By New Times
By Connor Radnovich
By Robrt L. Pela and Amy Silverman
By Ray Stern
By Keegan Hamilton
By Matthew Hendley
By Monica Alonzo
By Monica Alonzo
Robb is a staunch Republican and politico who since his college days at Occidental College has affected a deep attachment to the intellectual and merciless form of conservatism that's best associated with William F. Buckley Jr. Before going into the public relations biz four years ago, he was a lobbyist for the Arizona and Phoenix Chambers of Commerce. He and his firm were Proposition 302's principal strategists.
According to insiders, Robb and Hudgins and other members of the MLK-BAC were made very nervous by Zaler's idealism, and they devoted much time and energy to trying to muzzle him. They were fearful that his no-nonsense rhetoric would alienate Republican voters with talk of women's rights and homosexuals; they dreaded the divisive effects of his passion for human equality. Finally, they launched an all-out effort to keep Zaler out of the newspapers and off the air.
They tried to bully news directors into canceling Zaler's appearances on their programs. They outlawed any public debate on the MLK Day issue, because debate would result in emotional statements they couldn't control.
And they tried in other ways to soft-pedal the matter of civil rights. For instance, they produced a series of mailers that most often reduced Dr. King's face to a stylized drawing that was practically a logo, as though a photograph of a radical was too shocking and immediate. When the mailers were directed to Republican voters, the text emphasized lost convention trade and the Super Bowl and sometimes barely mentioned the black leader, except in terms of the name of the proposed holiday.
Robb and the MLK-BAC say they did all this so that Proposition 302 could win. Their marketing studies, performed by de Berge, demonstrated that accusations about racism would alienate older, Republican voters. The studies showed that positive spokespeople and subtle, positive images arriving in the mail or flitting across TV screens wouldn't offend anyone.
Robb and the MLK-BAC imply that Zaler, with whom they were forced to work, was in the way of success and refused to get out of the way. "Arnie Zaler's sole purpose was self-promoting, preparing himself to run for the city council," says one MLK-BAC member who asked not to be identified. "I don't even give him the credit of being well meaning. He did harm the campaign absolutely. I would guess that we spent thirty to forty thousand dollars' worth of time trying to deal with Arnie."
Says another: "He pissed me off so bad I really wanted to grab him by the neck and throttle him. He was saying that this campaign should have left the pragmatic, economic issues out of it. He started giving shit to the business community.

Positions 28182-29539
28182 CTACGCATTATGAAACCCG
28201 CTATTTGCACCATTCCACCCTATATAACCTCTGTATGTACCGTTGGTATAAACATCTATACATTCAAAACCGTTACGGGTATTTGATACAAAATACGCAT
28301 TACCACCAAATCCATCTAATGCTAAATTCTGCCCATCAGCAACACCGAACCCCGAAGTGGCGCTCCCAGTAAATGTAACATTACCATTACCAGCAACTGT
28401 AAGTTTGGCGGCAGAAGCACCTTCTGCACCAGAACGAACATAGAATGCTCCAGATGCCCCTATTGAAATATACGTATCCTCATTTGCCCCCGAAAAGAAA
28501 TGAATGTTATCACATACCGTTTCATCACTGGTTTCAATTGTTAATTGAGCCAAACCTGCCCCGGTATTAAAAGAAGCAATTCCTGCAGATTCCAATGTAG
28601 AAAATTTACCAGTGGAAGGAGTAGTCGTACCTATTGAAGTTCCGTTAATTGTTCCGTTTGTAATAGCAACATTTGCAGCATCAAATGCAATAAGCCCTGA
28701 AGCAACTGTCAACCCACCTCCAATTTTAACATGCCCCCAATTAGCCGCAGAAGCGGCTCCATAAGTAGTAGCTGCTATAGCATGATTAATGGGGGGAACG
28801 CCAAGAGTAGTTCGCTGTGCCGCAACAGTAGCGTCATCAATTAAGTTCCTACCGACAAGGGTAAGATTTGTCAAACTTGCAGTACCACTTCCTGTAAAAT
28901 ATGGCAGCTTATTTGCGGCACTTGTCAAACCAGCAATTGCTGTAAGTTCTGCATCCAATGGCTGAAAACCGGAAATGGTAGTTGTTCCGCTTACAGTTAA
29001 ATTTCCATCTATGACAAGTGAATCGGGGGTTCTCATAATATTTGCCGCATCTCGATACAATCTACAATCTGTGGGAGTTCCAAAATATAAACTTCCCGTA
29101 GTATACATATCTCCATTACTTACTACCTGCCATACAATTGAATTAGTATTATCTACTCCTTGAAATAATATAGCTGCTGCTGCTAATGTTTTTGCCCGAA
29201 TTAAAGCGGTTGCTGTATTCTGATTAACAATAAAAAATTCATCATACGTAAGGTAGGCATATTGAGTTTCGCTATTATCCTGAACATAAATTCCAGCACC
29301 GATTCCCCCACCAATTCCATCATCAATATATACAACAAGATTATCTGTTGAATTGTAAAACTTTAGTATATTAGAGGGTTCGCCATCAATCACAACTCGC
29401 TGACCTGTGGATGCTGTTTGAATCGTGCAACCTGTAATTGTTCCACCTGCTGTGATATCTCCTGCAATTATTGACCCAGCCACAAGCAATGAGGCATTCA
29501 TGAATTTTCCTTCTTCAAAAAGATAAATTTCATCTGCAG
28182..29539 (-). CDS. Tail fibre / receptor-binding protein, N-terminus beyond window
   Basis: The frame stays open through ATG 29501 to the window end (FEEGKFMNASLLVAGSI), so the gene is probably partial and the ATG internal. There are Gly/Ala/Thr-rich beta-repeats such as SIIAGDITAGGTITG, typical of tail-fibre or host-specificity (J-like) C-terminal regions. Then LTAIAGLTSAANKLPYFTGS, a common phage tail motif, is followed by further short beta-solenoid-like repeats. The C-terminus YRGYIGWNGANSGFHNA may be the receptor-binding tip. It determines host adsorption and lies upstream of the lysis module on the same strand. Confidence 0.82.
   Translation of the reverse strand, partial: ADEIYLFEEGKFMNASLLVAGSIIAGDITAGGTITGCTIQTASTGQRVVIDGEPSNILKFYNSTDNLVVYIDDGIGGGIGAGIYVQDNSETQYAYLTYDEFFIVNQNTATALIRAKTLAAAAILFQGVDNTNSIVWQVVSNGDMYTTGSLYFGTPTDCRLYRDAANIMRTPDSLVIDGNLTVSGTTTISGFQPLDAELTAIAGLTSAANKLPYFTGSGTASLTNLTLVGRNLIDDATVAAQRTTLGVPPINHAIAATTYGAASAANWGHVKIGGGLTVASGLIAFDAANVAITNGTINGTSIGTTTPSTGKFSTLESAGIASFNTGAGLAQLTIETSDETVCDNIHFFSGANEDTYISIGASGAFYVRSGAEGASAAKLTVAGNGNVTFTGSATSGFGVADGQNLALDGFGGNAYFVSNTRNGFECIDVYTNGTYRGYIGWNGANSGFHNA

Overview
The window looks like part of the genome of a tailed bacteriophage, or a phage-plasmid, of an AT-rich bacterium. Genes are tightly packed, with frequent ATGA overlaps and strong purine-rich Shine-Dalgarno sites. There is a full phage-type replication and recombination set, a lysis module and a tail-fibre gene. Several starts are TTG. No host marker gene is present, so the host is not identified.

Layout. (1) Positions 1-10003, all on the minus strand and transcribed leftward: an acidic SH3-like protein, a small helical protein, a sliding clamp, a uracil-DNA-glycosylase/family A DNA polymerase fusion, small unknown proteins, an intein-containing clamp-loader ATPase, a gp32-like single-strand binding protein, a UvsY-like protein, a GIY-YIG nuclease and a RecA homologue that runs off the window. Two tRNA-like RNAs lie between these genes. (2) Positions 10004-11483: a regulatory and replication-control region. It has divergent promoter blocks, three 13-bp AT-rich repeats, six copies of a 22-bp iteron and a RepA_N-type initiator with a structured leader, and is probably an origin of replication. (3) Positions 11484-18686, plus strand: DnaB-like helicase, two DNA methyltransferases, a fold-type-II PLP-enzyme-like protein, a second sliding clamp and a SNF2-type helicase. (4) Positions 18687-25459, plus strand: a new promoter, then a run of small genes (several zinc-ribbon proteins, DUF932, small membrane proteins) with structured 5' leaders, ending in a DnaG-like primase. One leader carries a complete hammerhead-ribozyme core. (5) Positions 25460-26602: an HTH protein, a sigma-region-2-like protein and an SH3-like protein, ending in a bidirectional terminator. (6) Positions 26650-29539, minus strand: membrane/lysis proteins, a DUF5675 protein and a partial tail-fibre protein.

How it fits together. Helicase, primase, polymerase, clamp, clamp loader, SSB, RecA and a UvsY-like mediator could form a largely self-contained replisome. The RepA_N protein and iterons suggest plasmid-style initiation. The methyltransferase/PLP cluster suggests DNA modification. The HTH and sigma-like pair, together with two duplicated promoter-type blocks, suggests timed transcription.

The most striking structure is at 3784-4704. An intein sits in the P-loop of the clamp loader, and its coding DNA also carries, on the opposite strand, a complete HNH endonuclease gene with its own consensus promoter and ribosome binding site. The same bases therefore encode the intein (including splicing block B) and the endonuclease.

"Fine. Let him go and run a campaign on the moral and ethical arguments of a Martin Luther King Day holiday and I will watch him lose 60-40.
"I will never speak to him again. Ever."
Some onlookers, including Zaler, say that all this fear and loathing were not generated solely out of concern for an MLK Day. They say that Nelson Ralston Robb was hamstrung by a conflict of interests: If Robb and his minions designed a strategy that sent liberals scurrying for the polls, they ran the risk of defeating Republican candidates. (Robb was the principal strategist for Congressman Jon Kyl and is a personal friend and informal adviser to Attorney General-elect Grant Woods, another prominent Republican.) They say that Robb stood to damage the future of his business if he bought into Zaler's vigorous tactics.
"Robb's firm was not the firm I would have selected to run a Martin Luther King Day," says Pat Cantelme, president of the Phoenix Firefighters Association and one of the Valley's leading liberal activists who was busy behind the scenes throughout the MLK campaign. "It was difficult for him to motivate those liberal voters in a way that he did not lose the people that he ordinarily does business with."
Cantelme isn't alone as he makes these observations, but he's not part of a unanimous group, either. There are numerous observers who believe absolutely that Robb and Chuck Coughlin, the senior account executive at Nelson Ralston Robb who oversaw the campaign's daily operations, ran the most effective, selfless campaign possible. Some of these observers even are Democrats.
One of them, Representative Art Hamilton, who is a black community leader and member of the MLK-BAC strategy committee, says he was leery in the beginning about the selection of Nelson Ralston Robb. "Through the years, Bob Robb and I have had disagreements on every issue of controversy," he says. "But I am in an opposite place today. I came away believing that the folks at Nelson Ralston Robb gave it their best shot."
Robb himself also denies that he did less than his best job for Proposition 302. He says that he and his staff kept partisan politics out of the campaign--that when they were working the phones to identify pro-MLK Day voters, they never even asked whether the parties on the line were Republicans or Democrats, because they didn't want to know. He points out that political campaigning results in less than 4 percent of his company's revenues in Arizona.